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Worth is in the eye of the beholder

By December 30, 2010June 14th, 2016No Comments

The simplicity of the idea behind the SAME (So All May Eat) Café in Denver, Colorado, is stunning—patrons pay whatever they want for a made-from-scratch, often organic meal. No one expected the restaurant to last six months, but it is now in its 5th year of operation and serving thousands every year.

The café owners, longtime volunteers in soup kitchens and driven by a passion to solve a problem that big government and big money hadn’t, unabashedly took huge risks with their life’s saving to do something they thought they should: feed hungry people in a dignified and respectful environment and get paid what it is worth. Although running a non-profit restaurant is not exactly like funding education, there is a similarity worth noting.

The “worth” of a good teacher is a much discussed topic in education. In Uri Friedman’s December 21 blog, he asks “Is a good teacher worth $400,000?” and sites the recent findings of researcher Eric Hanushek of Stanford’s Hoover Institution, whose new book Schoolhouses, Courthouses, and Statehouses: Solving the Funding-Achievement Puzzle in America’s Public Schools cuts to the chase about the lack of significant improvements in student achievement, simply stating that the incentives today do not focus on improved student outcomes. Hanushek suggests a performance-based system directly linking funding to success in raising student achievement will work better. Ahhh, the beauty of that conclusion reminds me of Keats, but with a twist: Simplicity is truth, truth simplicity.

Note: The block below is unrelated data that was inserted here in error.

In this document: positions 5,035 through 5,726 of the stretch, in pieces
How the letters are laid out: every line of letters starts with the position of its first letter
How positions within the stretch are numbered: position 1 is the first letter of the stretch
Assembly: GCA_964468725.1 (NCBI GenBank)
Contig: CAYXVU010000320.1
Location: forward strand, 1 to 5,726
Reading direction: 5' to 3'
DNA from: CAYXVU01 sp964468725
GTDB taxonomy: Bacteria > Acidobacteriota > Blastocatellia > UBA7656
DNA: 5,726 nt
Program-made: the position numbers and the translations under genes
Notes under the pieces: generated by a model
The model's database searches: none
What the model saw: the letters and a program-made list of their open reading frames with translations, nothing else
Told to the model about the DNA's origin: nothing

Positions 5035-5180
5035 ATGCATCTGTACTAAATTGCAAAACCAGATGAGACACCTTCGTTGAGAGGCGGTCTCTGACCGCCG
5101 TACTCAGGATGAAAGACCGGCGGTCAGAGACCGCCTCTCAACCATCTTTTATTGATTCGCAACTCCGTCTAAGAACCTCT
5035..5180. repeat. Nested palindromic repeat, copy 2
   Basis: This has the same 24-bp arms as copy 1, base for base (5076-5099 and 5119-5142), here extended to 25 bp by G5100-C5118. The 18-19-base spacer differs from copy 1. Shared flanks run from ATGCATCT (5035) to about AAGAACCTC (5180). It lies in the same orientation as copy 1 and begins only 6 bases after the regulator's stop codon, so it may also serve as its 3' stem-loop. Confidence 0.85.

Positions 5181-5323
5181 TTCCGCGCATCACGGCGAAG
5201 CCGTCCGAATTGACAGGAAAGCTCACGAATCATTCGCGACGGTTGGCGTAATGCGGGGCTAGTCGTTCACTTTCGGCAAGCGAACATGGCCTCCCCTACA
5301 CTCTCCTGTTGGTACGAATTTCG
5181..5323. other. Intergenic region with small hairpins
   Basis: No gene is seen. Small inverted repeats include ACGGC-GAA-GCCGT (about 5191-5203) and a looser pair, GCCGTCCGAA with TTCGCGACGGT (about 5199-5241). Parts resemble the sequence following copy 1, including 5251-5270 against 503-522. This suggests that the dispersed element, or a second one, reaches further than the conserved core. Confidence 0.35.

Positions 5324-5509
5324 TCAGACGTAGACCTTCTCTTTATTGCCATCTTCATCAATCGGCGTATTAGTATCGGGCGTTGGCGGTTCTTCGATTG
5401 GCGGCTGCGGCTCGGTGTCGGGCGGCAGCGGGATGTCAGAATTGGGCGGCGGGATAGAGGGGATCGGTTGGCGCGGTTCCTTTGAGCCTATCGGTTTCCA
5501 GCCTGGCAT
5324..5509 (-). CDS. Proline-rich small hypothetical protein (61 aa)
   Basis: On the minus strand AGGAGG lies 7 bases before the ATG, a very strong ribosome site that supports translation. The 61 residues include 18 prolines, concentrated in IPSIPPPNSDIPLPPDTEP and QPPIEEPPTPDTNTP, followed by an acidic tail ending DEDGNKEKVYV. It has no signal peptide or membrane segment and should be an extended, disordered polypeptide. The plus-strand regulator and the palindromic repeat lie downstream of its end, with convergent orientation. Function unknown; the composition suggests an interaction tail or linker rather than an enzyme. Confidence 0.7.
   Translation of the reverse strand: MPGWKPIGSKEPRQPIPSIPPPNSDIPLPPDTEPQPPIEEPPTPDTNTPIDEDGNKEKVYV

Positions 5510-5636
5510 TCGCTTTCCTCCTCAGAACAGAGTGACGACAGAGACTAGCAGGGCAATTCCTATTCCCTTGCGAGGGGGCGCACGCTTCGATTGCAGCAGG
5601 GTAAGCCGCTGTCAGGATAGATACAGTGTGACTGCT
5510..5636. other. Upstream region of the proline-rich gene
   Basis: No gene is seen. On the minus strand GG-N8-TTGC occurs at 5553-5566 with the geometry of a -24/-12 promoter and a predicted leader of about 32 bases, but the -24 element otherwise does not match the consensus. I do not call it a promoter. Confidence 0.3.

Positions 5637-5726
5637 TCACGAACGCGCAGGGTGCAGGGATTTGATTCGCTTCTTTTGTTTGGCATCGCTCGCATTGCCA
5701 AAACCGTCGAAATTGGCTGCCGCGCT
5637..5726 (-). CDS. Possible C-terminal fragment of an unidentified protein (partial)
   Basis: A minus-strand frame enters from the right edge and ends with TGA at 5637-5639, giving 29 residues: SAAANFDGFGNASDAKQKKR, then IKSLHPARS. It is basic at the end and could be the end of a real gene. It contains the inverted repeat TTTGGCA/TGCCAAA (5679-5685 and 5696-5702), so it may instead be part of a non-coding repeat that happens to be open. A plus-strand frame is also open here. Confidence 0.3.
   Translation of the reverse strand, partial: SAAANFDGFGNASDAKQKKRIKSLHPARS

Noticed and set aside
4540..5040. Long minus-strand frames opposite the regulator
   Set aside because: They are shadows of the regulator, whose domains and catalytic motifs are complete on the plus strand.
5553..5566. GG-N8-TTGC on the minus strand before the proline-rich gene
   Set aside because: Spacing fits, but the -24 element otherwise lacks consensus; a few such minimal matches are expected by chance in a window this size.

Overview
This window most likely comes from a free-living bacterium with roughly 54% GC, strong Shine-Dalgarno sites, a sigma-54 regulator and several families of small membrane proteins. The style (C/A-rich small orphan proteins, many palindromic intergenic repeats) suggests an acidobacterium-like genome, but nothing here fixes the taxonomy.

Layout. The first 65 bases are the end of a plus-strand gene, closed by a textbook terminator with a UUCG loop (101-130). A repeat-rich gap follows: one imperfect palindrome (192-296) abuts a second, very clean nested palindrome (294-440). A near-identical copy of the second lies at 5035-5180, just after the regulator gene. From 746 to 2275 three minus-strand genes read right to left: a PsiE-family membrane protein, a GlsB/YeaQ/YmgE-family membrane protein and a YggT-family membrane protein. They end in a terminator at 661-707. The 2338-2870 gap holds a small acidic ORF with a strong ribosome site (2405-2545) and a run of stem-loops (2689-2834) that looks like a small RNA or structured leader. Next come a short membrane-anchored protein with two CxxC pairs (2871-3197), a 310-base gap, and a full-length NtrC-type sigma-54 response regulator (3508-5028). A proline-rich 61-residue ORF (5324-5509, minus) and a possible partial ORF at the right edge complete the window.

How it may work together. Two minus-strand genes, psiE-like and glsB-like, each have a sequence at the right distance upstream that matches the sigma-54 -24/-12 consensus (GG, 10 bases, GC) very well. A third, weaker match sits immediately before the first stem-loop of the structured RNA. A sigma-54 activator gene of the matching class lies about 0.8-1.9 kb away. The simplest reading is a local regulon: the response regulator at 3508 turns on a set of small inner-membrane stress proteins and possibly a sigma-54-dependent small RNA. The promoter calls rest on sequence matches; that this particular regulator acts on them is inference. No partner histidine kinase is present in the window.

Is a good teacher worth $400,000? If students are learning what they need to be learning, then yes, paying the going market rate for high performance is logical. Too simple, you say? A couple of café owners might disagree.

See what $125,000 a year is getting students in New York City here.

Read an interview with University of Missouri-Columbia Professor of Economics Michael Podgursky about merit pay and teachers here.

McREL is a non-profit, non-partisan education research and development organization that since 1966 has turned knowledge about what works in education into practical, effective guidance and training for teachers and education leaders across the U.S. and around the world.

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